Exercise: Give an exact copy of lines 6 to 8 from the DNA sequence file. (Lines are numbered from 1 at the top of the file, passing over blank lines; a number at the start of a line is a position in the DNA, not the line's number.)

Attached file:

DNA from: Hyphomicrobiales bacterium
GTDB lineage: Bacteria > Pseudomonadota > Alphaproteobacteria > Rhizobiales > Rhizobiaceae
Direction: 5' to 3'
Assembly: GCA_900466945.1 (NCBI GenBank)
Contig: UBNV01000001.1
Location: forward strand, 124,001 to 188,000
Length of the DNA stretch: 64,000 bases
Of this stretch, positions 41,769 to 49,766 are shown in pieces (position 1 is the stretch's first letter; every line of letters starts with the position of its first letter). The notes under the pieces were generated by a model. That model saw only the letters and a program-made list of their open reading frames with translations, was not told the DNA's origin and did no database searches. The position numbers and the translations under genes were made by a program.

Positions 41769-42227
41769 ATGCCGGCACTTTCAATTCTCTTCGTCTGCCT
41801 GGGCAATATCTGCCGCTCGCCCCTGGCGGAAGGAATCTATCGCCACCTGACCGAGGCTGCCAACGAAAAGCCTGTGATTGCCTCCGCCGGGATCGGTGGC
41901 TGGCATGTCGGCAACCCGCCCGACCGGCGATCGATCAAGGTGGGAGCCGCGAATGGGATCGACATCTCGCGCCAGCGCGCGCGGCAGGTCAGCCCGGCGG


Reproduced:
Location: forward strand, 124,001 to 188,000
Length of the DNA stretch: 64,000 bases
Of this stretch, positions 41,769 to 49,766 are shown in pieces (position 1 is the stretch's first letter; every line of letters starts with the position of its first letter). The notes under the pieces were generated by a model. That model saw only the letters and a program-made list of their open reading frames with translations, was not told the DNA's origin and did no database searches. The position numbers and the translations under genes were made by a program.